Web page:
Perspectives from the *other side* on Software, Management and Life

Tuesday, May 11, 2010

Management Meetings

I have a meeting with my direct reports once a week (managers and architects). Its a tradition I've been following for a number of years. Only recently have I had to think about its usefulness or possibly lack there of, given some interesting questions on its value raised by my business partner.

Since most businesses, specially mid to large size firms in the US, are guilty of having too many meetings, its a very important question one needs to ask and continue asking over time. Most firms did not start out with having half the working day wasted on meetings, they became that way because bit by bit the working sanity was lost and the environment evolved that way.

A number of executives and processes try to counter the culture of having too many meetings due to their impact on productivity. Some notable ones being:
  • A ticker in a meeting room showing the cost to the firm of having the individuals in one room and not doing "work". All attendants enter their calculated hourly salary as they enter the meeting and as soon as the figure hits a large threshold, the meeting needs to be disbanded.
  • People to remain standing ie the stand-up meeting. The reason being that people will get tiered quickly and would not want to extend the meeting any more than its actual usefulness.
  • Having a few days in the week as "no-meeting" days.
  • Getting employees to work from home on some days, goes to the previous point.
  • Resorting to asynchronous forms as primary modes of communication ie getting people to use IM, email or SaaS based sites like since it does not break the thought momentum that someone may have when interrupted

That said, what are the positives of a meeting, specially that of a group that shares a common manager and little else (my current headache). So here goes:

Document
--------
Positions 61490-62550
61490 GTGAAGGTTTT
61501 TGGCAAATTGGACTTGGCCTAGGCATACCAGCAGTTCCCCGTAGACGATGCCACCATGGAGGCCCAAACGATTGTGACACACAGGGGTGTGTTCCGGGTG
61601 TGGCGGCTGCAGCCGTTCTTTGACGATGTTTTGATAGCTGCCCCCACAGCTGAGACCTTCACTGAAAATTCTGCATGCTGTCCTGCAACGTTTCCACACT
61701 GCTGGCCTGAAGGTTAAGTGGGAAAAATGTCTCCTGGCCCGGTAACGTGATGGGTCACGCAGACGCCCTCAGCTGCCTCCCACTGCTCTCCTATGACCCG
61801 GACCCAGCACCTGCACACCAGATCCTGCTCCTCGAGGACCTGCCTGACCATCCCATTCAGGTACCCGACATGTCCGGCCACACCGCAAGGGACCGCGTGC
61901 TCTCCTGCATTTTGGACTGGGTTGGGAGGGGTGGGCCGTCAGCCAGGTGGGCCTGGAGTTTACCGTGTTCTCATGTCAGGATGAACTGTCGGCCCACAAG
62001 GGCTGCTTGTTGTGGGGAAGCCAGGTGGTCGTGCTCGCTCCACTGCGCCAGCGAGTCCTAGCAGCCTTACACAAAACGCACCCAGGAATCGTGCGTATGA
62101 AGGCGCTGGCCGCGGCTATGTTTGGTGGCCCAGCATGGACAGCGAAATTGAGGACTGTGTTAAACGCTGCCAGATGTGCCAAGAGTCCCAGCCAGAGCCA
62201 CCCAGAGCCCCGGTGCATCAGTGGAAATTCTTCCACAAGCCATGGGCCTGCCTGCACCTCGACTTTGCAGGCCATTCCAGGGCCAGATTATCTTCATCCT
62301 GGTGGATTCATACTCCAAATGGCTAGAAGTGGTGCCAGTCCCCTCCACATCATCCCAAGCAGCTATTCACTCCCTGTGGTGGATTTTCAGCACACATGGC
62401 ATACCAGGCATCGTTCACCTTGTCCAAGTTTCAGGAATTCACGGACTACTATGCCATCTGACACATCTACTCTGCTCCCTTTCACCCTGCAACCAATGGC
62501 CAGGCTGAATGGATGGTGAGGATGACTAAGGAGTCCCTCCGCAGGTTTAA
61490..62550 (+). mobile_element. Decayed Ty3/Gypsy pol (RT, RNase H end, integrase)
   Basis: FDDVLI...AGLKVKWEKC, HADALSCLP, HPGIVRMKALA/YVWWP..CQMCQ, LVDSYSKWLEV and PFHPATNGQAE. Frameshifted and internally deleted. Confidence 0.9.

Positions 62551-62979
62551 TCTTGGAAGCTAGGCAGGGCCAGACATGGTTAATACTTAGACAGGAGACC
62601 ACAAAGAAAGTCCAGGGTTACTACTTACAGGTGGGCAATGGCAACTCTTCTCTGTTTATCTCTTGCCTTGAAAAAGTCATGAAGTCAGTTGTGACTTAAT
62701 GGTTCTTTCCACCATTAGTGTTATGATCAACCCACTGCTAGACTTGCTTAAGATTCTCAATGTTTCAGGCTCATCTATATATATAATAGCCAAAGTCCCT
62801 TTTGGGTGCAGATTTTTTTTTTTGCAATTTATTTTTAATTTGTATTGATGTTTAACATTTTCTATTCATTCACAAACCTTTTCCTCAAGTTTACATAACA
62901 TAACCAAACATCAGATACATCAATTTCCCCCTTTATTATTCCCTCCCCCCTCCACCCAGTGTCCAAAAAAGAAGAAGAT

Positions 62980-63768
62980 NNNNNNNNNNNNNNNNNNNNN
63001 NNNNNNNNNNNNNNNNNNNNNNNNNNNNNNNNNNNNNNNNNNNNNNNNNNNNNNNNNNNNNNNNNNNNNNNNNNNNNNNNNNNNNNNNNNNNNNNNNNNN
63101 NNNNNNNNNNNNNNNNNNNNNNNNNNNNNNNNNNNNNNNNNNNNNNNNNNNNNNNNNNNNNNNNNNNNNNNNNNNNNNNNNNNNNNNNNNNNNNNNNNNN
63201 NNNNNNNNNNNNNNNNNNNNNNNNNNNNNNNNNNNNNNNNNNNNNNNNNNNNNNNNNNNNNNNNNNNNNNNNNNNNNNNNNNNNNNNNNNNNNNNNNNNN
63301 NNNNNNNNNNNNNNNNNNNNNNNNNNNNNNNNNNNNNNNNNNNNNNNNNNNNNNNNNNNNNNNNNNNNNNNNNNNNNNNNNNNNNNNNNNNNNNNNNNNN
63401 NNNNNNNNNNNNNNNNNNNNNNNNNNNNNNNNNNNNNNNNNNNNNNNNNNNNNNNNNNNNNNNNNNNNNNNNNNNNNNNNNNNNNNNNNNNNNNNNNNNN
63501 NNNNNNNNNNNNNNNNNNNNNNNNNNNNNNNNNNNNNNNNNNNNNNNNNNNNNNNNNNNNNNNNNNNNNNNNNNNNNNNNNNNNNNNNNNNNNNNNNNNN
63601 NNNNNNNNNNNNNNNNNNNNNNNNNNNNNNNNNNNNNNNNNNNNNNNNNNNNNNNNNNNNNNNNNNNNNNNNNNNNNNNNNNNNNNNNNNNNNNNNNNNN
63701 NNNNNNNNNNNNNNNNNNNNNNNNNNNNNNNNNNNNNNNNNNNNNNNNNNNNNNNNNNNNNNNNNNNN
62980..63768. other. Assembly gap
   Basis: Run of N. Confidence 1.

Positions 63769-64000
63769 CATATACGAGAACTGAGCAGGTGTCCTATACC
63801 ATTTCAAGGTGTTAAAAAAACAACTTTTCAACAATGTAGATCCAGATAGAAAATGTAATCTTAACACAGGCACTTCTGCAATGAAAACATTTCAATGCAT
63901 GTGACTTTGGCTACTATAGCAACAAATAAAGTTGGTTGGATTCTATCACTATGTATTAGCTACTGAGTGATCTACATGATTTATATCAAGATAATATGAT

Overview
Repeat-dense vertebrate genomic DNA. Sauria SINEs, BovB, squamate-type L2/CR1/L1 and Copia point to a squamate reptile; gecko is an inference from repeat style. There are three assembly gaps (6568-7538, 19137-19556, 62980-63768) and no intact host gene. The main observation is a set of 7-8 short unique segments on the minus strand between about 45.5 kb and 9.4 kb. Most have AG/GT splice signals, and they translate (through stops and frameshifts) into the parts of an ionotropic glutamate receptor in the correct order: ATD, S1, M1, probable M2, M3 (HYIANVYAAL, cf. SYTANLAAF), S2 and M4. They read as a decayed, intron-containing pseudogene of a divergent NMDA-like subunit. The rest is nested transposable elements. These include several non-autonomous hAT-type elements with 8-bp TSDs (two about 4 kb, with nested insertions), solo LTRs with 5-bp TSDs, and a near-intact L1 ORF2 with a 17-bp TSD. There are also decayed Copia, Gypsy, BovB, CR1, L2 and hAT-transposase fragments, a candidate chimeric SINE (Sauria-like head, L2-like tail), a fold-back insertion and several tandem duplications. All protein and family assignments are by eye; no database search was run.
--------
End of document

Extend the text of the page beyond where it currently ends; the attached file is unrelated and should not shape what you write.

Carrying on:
1. Enables an agile organization capable of quick turnarounds to larger threats. Its important for individuals who are in mid management to have a context as to the challenges being faced across the firm. An agile organization is better driven in an environment where major problems relating to organizational opportunities and threats are known at most organizational levels. It allows for interesting and unique solutions to be thought out even before executives realize its a major problem.
  2. Helps job satisfaction. Knowing you're part of the larger decision making, not only in your own team and department, but across the board helps increase employee morale.
  3. Ensures a snapshot of the organization progress is known every week, which may be difficult to reach with one-to-one meetings with all reports. Broad meetings typically take precedence over a lot of other work which isnt the case with one-to-one meetings as they may frequently get cancelled or delayed due to impeding priority work.
That said, the pinch of salt being to keep such meetings under an hour. In the worst case if they do start getting boring, its not a huge burden. Another is to change the environment of the meetings every now and then, take the team out for a working lunch!


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